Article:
Or this apparently irrelevant plumber result showing Pet Grooming almost 10 miles away: Schaefer’s Plumbing
CM: I’m guessing there are two reasons that these results seem irrelevant: either 1) we need to improve our quality, or 2) we need to explain our quality. We’re working on both, but even as we perfect results we’ll sometimes include places with unconventional associations.
MB: This result is not showing any Nearby Places: Blumenthals.com
CM: Sorry to say that this is a case where we don’t have enough info to draw insights. As we mentioned in the blog post announcing this feature, we will continue to refine the way we return these results and there will be fewer unexpected results over time.
MB: How are you picking places nearby to show? How close physically do they need to be? It would seem that some examples are showing that are quite a distance away.
CM: We try to consider as much information as we can from across the Web; the distance calculations vary as we consider different signals of relatedness. The definition of “nearby” varies with the user’s intent and the selection of places.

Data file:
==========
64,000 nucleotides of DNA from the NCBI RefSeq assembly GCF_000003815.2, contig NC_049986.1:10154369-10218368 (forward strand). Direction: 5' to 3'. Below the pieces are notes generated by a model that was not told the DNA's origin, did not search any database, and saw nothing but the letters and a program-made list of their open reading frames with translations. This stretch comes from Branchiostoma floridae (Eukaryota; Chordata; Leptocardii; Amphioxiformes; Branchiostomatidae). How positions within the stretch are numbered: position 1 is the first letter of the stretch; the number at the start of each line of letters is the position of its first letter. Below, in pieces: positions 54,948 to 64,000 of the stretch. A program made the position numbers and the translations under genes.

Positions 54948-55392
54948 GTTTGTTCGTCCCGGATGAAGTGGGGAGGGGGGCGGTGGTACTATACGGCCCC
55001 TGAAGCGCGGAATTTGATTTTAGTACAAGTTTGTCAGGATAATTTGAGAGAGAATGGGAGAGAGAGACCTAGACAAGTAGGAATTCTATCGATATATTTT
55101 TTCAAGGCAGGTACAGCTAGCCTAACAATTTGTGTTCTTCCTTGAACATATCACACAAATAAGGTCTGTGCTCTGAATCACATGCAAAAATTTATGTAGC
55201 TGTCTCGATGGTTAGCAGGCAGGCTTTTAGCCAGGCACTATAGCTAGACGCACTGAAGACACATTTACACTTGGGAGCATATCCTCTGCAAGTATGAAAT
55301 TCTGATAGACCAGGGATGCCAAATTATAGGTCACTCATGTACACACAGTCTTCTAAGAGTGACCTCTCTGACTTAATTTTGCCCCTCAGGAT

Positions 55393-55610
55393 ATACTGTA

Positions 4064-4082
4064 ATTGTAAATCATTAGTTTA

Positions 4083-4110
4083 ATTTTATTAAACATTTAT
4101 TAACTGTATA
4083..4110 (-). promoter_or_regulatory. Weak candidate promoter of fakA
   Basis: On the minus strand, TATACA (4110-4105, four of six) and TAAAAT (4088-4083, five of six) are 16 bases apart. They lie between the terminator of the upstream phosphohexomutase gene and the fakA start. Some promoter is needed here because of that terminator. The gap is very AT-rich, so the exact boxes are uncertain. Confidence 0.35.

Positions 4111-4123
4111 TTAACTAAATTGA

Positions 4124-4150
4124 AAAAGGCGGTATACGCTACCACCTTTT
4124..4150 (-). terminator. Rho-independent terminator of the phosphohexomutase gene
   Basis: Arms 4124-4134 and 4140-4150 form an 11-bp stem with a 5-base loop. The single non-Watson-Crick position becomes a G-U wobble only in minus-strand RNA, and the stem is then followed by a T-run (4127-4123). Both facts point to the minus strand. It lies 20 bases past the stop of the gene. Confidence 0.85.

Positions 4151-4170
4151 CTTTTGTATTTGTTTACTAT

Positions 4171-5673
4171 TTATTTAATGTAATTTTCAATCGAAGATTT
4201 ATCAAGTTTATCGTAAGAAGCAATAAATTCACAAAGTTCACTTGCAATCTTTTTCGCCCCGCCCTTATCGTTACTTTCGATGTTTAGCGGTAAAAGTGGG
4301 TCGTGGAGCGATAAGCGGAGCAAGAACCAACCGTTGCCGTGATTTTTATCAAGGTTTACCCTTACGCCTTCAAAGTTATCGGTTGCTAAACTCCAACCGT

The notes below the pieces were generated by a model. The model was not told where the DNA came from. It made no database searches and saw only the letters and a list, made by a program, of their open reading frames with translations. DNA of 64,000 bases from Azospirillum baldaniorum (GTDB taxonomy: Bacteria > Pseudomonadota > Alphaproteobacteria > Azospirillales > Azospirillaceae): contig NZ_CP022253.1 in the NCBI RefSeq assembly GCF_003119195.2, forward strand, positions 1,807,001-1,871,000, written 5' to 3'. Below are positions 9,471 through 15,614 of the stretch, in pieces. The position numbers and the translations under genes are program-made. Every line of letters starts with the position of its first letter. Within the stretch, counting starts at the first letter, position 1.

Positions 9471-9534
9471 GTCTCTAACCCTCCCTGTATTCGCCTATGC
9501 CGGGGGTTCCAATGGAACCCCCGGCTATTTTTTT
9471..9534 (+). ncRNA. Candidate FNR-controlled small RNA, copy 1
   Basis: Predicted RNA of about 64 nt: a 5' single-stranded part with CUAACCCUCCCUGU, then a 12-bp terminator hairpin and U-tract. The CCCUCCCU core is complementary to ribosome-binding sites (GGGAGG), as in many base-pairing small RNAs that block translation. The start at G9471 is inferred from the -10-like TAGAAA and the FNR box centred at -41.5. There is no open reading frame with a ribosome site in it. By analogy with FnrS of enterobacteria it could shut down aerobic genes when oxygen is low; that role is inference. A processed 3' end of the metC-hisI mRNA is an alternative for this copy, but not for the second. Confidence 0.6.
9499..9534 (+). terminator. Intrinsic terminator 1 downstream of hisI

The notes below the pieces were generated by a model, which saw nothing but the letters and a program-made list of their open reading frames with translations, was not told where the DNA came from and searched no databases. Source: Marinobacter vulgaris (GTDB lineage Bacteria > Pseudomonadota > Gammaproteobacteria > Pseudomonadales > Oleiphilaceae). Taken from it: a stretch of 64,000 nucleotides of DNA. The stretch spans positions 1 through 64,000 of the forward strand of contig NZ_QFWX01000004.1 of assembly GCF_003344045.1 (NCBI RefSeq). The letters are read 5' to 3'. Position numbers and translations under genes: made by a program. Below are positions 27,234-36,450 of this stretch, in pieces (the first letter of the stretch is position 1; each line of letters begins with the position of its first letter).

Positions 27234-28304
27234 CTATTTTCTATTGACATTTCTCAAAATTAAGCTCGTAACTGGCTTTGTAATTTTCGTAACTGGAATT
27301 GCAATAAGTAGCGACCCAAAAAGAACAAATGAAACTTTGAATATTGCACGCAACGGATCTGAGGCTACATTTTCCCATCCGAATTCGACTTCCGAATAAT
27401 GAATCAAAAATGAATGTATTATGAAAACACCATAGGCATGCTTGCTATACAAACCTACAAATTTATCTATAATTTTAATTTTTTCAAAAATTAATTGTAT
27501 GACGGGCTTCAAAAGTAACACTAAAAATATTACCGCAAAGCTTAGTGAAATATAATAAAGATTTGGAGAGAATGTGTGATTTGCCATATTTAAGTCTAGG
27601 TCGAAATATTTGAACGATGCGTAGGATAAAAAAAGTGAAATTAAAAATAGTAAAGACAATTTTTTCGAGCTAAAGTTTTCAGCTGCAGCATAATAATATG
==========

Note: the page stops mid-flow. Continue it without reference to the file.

MB: You have mentioned the analogy to “Similar Products that you might be interested in”. Could you expand on that?
CM: People know that they have options when choosing a place (or product), so showing options helps them confirm a decision or discover a place they’d want to consider. For a business owner, it’s important to remember that there are *inbound* links as well as outbound – so someone may also discover your business through this feature.
MB: The information for “Nearby Places You Might Like” shows very far down a very long page. Do readers make it that far down the page? Will it change position over time? What will determine that?
CM: Yes, they do make it that far down the page at times. But the lower position on the page is a safer place to launch early and iterate on the quality of this new feature. The page is a search result, so the presence and position of this feature will vary over time with quality/usefulness.
MB: Currently, when you select the link for one of Nearby Places, it “spawns” a new Window. It seems very un-google like. Is that a bug or a feature?
CM: That was a browser-specific bug that should now be fixed.
MB: The message from Google to SMB’s about their Places Pages has, with the exception of your inclusion of ads last year, been that it can be used as a landing page. This certainly seems to contradict that. Would you position the Places Pages for SMBs so that they can understand your intentions with the page?